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The distance at which a light of a given height may be seen depends on 3 factors:
- Meteorological Visibility
- Intensity (Brightness)
- Geographic Range
see also Dipping distance of a lighthouse
The Actual Range at which a light will be visible at any time is the lesser of the Luminous Range and the Geographic Range. This is called the Computed Range of the light.
Each light has a Nominal Range, which is the luminous range when the Meteorological Visibility is 10 Miles.
The distance at which a light may be seen is dependent on 3 factors:
Meteorological Visibility - The weather conditions at any time can have a dramatic effect on the visibility of a light. Thick fog can totally obscure a light, whilst thermal gradients in the atmosphere can give rise to lens effects which can make a light appear brighter than it should under normal conditions. Meteorologists classify the effect of weather conditions on visibility in terms of meteorological visibility, expressed in Sea Miles (M)
Intensity (Brightness) - The intensity of a light determines the maximum theoretical distance at which it can be seen, the brighter the light the further away it is visible. This is governed by the inverse square law, i.e. the light is reduced to one quarter the original intensity if the distance between it and the observer doubles. Some modern lights have light intensities measured in millions of candelas (lumens), with theoretical (luminous) ranges of 40-50M in perfectly clear conditions. Each light has a Nominal Range, which is the luminous range when the Meteorological Visibility is 10M. The navigator can use a Luminous Range table to convert the reported Meteorological Visibility and the Nominal Range of a light into the Luminous Range of the light at that time.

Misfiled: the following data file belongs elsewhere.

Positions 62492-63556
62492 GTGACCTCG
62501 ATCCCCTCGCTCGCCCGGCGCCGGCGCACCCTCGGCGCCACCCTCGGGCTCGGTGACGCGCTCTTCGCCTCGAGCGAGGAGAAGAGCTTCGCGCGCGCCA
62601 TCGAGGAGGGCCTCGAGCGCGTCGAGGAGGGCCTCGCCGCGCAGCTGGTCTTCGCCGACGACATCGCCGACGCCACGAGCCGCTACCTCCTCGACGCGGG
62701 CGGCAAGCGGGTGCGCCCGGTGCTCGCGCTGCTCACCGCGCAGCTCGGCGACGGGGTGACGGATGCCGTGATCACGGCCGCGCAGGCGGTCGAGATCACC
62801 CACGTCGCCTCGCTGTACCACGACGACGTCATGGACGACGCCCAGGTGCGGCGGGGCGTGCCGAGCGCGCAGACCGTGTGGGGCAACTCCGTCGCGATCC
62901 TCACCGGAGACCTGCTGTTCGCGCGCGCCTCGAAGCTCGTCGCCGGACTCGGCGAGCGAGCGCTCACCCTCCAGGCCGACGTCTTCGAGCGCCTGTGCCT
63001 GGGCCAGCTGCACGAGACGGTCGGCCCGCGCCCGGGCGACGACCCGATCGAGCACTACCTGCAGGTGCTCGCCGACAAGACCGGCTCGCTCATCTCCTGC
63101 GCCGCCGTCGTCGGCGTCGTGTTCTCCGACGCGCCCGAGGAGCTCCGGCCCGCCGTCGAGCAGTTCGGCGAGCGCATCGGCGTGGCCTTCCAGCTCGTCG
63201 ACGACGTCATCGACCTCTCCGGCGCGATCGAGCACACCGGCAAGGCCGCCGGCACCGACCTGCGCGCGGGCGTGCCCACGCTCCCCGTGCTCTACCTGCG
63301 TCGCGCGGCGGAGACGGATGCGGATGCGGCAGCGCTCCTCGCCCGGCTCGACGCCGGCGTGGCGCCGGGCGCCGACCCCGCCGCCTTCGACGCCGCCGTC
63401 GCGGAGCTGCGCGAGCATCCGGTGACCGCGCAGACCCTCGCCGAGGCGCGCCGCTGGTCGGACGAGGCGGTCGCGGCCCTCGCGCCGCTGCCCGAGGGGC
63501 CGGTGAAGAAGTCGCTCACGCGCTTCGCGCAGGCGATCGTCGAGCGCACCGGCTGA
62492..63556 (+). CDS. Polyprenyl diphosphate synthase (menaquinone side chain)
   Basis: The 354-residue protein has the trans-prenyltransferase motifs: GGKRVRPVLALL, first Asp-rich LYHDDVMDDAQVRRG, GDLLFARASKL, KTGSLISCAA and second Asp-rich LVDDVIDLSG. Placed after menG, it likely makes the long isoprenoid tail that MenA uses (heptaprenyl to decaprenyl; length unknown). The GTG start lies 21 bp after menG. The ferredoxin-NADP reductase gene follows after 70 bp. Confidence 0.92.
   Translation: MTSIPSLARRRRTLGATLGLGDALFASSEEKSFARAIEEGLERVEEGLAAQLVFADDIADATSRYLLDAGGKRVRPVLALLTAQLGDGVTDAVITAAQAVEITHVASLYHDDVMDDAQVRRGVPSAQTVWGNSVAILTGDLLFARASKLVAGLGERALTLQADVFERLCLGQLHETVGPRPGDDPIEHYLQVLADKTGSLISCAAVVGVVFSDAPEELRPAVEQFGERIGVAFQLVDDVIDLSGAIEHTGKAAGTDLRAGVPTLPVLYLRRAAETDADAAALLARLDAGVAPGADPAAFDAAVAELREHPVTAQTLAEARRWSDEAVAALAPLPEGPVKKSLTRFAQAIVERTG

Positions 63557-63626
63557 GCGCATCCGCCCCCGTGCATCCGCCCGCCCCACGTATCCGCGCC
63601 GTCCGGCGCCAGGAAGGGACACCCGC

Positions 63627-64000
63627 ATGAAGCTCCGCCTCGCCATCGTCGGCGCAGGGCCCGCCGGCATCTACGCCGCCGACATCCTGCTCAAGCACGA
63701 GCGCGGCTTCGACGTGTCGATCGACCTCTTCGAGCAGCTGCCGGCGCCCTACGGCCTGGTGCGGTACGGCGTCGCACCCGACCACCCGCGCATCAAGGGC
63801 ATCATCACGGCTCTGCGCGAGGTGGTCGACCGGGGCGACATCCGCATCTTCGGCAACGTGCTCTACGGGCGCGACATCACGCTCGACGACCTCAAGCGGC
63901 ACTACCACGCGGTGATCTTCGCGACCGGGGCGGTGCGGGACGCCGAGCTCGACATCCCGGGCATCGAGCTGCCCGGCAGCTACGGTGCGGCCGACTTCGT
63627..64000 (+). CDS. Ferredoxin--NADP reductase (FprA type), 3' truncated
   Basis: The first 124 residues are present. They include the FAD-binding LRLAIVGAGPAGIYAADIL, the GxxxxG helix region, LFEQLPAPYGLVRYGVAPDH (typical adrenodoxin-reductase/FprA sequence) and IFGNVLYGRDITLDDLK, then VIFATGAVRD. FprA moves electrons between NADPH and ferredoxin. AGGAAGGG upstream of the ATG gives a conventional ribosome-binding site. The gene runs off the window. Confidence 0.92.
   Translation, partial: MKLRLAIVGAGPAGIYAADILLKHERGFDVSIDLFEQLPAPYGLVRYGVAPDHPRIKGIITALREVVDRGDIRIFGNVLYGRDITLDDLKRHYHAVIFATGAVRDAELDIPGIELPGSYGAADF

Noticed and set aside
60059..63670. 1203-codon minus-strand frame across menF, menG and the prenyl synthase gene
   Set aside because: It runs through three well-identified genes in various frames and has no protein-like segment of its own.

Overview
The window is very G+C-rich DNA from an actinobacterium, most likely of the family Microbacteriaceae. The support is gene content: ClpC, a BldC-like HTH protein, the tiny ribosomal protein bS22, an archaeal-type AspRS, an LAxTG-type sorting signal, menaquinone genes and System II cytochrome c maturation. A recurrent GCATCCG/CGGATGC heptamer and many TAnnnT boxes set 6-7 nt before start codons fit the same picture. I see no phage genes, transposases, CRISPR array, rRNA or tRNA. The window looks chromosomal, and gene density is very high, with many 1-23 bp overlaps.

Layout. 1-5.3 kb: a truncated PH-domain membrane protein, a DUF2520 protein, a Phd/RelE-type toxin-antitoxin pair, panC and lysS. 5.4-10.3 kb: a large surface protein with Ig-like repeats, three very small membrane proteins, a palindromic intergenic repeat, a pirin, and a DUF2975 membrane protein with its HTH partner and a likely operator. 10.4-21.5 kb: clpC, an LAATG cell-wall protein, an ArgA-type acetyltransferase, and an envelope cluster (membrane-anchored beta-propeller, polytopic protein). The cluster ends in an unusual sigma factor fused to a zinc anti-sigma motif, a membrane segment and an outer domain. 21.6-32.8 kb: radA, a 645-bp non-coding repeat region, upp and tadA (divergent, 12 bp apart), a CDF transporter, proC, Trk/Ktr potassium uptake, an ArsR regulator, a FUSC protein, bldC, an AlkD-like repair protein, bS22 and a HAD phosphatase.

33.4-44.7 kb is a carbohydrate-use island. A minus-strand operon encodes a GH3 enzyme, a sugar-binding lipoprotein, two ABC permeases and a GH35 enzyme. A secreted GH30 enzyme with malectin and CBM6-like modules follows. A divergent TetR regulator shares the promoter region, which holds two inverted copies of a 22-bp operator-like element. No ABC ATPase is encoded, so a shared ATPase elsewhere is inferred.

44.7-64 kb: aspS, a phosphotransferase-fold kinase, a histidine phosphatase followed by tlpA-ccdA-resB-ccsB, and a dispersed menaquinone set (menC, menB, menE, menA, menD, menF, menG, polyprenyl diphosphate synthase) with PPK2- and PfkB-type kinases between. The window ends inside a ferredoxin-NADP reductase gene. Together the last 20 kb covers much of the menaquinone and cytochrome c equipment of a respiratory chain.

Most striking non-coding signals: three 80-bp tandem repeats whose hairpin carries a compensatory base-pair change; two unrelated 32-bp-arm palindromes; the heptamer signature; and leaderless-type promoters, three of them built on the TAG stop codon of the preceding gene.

Geographic Range - The earth is a sphere, and so its surface is curved. This curvature limits the effective range of a light. There are two elements which dictate the geographic range of a light for a particular observer, the height of the light above sea level and the height of the observer. For a light of a particular height there is a fixed distance to the horizon beyond which an observer at sea level will not see the light, the higher the light the greater is this distance. For observers above sea level there is an additional range between the observer and the horizon in which the light might be visible with no obstruction by the earth. The sum of these ranges gives the Geographic Range of the light.
The actual range at which a light will be visible at any time is the lesser of the Luminous Range and the Geographic Range. This is called the Computed Range of the light.
Posted 21 November 2010